EXPLOSIVE ORDINANCE DISPOSAL (EOD)
Throughout the centuries, the Maltese Islands have earned themselves
many titles. There are those that called them the Jewel of the
Mediterranean, or the Bridge between Europe and Africa.
During the Second World War, it earned the title of Fortress in
the middle of the Mediterranean. It was a merited title for in
each war the Maltese were involved in, these Islands have truly
shown what a real fortress it is and difficult to be taken by
Proof of how much of a true Fortress was Malta is the amounts
of wartime bomb finds that still occur till this very day: bombs
that somehow ended buried around Malta on land and at sea.
Immediately when such a find is made, the Explosive Ordinance
Disposal (EOD) of the AFM is called in to utilize its experience
and expertise in neutralizing the bomb, which is afterwards disposed
of in areas out at sea, well away so as not to constitute anymore
Between 1981 and 1989 alone, the EOD was called up for no less
than 233 cases, that is an average of one find every 15 days.
During these finds, 624 bombs of all sorts were elevated (ranging
from hand grenades to 1,000 kg aerial bombs). This means a bomb
find every 5 days.
In their majority, the finds involve bombs of a British manufacture,
particularly in the Grand Harbour area. This was because the cargo
ships loaded with munitions were usually sunk on their arrival
in Grand Harbour or close to their arrival in our country.
If one looks at the bomb finds' locations, one cannot help noting
that the majority are concentrated in the Cottonera area around
Grand Harbour. Normally, finds on land occur when there are excavation
works for new building constructions, and it is then that the
experts' work commences. Till 1973, the danger was removed at
great risk for the personnel. Using British trained methods, the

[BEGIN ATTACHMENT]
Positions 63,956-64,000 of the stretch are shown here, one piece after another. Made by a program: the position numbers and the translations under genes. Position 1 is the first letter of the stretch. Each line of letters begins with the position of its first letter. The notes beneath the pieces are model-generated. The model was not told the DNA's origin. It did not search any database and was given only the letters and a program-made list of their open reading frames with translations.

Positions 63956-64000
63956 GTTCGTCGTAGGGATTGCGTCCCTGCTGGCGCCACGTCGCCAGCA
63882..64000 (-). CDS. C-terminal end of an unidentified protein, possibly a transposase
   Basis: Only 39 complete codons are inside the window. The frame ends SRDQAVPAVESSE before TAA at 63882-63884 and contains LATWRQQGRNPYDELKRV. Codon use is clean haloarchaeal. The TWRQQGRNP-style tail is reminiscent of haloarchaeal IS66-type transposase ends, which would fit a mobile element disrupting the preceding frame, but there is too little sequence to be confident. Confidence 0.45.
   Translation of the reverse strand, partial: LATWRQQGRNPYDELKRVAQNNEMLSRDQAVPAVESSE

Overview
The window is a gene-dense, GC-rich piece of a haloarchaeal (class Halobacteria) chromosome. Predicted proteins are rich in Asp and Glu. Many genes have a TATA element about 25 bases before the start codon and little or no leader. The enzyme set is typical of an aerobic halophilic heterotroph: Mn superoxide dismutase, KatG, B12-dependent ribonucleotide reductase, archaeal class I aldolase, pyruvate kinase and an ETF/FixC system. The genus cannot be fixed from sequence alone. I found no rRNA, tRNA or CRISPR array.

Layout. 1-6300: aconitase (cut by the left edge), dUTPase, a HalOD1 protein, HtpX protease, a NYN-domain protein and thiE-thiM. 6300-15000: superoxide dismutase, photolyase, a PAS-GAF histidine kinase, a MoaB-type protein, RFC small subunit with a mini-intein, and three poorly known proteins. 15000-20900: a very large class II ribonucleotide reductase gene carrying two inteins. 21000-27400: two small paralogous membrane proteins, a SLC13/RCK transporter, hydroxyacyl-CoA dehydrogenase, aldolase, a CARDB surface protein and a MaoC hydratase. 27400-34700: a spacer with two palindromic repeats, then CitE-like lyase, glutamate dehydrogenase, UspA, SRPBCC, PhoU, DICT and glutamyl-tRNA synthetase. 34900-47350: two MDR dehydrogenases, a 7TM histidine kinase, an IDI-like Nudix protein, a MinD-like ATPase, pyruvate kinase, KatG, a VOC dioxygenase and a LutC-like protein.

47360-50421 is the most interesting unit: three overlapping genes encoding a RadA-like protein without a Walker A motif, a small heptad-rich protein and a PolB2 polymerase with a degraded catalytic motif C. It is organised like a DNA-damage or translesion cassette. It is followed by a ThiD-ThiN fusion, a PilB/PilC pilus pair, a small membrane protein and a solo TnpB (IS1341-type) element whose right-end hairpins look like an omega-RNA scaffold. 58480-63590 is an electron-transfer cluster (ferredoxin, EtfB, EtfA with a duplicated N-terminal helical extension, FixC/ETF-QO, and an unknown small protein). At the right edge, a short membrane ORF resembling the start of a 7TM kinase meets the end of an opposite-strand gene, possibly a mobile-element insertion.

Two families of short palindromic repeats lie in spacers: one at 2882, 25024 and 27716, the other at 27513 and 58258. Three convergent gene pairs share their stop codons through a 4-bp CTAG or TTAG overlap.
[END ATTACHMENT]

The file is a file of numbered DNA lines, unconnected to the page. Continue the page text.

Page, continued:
EOD used to dismantle the bomb to neutralize it by removing its
fuse and explosive. This was a lengthy operation which probably
endangered unnecessarily the personnel.
Subsequently, it was found that the found bomb could be neutralized
by careful handling and thrown out at sea. This procedure does
not remove the risk factor since before the bomb's transportation
it has to be assured that there is no other added danger.
EOD is also responsible for those procedures which the Courts
order in cases of explosions, accidental or not, that occur from
time to time., or when finds concerning explosives for illicit
purposes are found. Between 1984 and 1989, EOD was called up for
134 cases, the majority of which (83) were explosions. These include
fireworks factory explosions. In 1987 alone there were 24 cases.
In all these incidents 71 persons were wounded, some at the cost
of their lives.
EOD is called up in instances when bomb threats are received which
more often than not would be cheap sick jokes by somebody with
a warped mind. The section cannot afford though to take nothing
lightly, and thus performs its duties to the letter.
More often than not, the personnel of this section do not get
their due credit. This may have been because throughout the years,
none of them have fallen victim of their own job. Who knows? If
that is the case, one augurs that this section's personnel continue
to work in quiet anonymity and never seeking to get a mention.
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Last Updated: July 2007